However, he lamented how it was difficult to convince some customers whenever they had failed or pending transactions, saying, “Sometimes some customers in such situations won’t understand your explanation. They would think you cheated them. But many do come back and apologise when they get the transaction reversed.”

On their part, banks contacted denied the allegation of not loading their ATMs, describing it as untrue and baseless as they “always load cash into our ATMs,” a customer relationship officer at Jaiz Bank told Daily Trust Saturday.

Another customer relationship officer with Keystone Bank, who also craved anonymity, insisted that the allegation that ATMs were intentionally deprived of cash was not true, saying, “I don’t think this is true. Regardless, POS is a whole agency that is created in order to reduce the burden of work for banks. But that doesn’t mean that the banks don’t work. They are working to provide services.’’

On the complaints that they often abandon ATMs without cash, the banker further argued that, “In fact, ATM is a top priority for every bank because if the ATMs are working it means the banks are working. If your ATM has no cash you will be queried by your superiors. ATM must be loaded all times, including weekends. It is a no-go area for you to leave your ATM without cash.’’

On the alleged monetary benefits that banks enjoy from POS, a banker with Zenith Bank, who pleaded for confidentiality, said there was no special benefit apart from normal charges.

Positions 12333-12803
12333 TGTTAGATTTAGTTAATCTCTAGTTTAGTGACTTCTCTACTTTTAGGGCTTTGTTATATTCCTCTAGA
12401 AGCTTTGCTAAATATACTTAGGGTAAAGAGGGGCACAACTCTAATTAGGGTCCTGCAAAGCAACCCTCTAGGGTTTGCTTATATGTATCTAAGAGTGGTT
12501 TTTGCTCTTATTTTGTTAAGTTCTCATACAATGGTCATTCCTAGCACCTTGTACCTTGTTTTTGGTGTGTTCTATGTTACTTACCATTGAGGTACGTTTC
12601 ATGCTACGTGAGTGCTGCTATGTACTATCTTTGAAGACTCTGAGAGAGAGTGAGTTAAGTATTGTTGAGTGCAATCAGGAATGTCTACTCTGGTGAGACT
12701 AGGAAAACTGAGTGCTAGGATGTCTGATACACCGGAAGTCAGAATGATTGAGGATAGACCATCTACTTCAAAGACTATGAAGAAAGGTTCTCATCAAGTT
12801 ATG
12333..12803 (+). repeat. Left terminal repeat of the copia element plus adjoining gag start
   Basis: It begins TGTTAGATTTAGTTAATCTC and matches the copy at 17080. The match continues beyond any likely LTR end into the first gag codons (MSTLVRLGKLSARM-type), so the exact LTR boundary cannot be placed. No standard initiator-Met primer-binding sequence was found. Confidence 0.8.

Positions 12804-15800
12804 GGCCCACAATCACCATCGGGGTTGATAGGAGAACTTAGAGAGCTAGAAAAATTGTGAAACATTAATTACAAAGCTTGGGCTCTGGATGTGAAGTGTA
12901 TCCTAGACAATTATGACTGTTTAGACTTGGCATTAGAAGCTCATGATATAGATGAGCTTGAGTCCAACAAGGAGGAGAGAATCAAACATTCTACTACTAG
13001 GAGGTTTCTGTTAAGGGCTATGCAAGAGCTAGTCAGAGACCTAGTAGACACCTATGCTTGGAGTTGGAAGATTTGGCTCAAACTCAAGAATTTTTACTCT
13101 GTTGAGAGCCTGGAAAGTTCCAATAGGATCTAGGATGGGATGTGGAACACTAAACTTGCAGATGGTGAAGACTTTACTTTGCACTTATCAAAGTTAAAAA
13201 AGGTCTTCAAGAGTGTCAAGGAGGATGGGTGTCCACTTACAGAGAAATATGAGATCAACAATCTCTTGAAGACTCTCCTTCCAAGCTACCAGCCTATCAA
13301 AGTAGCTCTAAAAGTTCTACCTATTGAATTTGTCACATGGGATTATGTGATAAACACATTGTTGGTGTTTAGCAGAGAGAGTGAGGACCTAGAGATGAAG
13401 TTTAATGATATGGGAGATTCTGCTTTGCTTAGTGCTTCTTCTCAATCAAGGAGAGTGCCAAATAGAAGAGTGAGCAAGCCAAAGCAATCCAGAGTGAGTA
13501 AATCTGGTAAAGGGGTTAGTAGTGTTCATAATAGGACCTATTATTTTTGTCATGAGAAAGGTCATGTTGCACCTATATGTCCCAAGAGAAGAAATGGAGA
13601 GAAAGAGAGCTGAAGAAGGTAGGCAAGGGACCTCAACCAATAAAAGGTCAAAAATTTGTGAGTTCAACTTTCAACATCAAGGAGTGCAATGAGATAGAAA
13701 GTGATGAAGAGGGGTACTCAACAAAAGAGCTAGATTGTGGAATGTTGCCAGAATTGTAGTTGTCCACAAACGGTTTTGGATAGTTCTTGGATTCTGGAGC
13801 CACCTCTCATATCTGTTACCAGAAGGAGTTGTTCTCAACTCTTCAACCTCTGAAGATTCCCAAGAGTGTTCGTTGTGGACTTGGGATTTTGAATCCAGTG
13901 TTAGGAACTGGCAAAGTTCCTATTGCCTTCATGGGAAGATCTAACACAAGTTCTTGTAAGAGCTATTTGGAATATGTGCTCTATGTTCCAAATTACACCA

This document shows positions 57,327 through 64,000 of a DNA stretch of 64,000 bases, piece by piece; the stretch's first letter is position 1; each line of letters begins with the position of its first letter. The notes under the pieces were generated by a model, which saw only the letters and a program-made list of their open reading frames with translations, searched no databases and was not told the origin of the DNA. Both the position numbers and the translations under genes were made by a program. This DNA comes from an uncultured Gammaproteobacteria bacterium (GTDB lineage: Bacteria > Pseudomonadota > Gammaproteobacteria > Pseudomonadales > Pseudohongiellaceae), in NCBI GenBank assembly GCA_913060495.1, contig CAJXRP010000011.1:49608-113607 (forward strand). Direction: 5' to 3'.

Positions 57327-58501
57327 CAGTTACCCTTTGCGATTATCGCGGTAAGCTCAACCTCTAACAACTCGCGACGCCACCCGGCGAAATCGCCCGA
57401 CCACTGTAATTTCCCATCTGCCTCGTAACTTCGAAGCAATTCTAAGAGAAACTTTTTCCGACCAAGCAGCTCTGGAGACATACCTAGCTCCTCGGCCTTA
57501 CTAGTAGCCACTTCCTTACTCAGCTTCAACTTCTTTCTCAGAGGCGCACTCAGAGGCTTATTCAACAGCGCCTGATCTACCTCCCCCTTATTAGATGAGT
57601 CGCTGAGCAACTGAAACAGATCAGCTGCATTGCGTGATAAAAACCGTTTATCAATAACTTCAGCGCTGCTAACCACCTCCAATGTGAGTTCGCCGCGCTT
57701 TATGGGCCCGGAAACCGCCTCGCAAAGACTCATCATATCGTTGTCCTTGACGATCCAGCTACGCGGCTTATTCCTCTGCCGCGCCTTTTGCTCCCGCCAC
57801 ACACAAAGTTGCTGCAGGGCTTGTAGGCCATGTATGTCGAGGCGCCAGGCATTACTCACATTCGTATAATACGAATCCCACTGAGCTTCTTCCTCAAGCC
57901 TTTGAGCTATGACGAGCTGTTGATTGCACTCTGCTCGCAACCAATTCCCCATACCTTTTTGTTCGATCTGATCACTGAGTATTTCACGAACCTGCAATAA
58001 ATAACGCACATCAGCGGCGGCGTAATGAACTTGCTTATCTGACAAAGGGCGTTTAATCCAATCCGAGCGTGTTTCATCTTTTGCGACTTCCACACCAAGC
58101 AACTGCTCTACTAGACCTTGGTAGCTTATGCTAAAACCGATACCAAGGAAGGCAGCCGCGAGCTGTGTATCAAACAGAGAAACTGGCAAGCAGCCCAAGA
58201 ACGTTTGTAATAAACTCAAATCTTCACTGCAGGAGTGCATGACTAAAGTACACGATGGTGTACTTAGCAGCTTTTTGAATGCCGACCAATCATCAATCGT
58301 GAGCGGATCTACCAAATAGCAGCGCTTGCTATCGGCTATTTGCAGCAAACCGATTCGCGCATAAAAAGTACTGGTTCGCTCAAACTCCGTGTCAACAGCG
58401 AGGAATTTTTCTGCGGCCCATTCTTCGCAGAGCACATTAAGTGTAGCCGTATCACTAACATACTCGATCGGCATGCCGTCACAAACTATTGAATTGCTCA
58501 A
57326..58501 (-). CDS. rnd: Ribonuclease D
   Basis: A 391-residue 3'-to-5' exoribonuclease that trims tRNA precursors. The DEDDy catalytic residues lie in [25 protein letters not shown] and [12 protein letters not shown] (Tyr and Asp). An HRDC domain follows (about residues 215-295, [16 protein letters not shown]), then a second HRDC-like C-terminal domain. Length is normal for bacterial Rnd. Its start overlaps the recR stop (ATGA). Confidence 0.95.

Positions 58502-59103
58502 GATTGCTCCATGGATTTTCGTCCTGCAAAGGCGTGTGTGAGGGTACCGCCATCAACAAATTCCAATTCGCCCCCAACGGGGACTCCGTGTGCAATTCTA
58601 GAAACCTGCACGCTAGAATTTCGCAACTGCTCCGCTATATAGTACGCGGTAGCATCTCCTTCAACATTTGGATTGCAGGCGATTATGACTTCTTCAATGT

He said, “It’s called transactional charges. I offer you a service, you pay me. If you do a mobile transaction for instance there is a charge. It is the same thing with POS.’’

Another banker with First Bank, who also preferred his identity protected, confirmed that some bankers had their personal POS but refuted the allegation of manipulation for personal gain.

He said, “Of course, there are bankers that own POS. They do. But what is there is that it is not something like partnership. Banks would not give their staff their POS machines, because if they do, it will be what is called parallel banking; which means you’ll have your own interest in mind instead of the bank’s interest.’’

He further clarified that it was not one person that controlled ATM operations in a bank and therefore “you would not have control over the ATM. Sometimes when you go to the ATM and there is no cash, bankers are probably be on their way to load it.

“Most times, it is not necessarily because of lack of cash that customers cannot withdraw; there is this thing called cash jam; where the ATM card get jammed. So before you get to rectify that problem, the machine will not dispense cash and the general public would not know that. They will say there is no money.”

But most bank customers interviewed insisted that aside the lack of cash in the ATMs, which “is always intentional”, the issue of “no network” at the bank’s ATMs further buttressed their fear that the banks intentionally sabotaged their ATMs to ensure customers had no choice but to patronise POS operators.

Aminu Adamu Naganye, Kano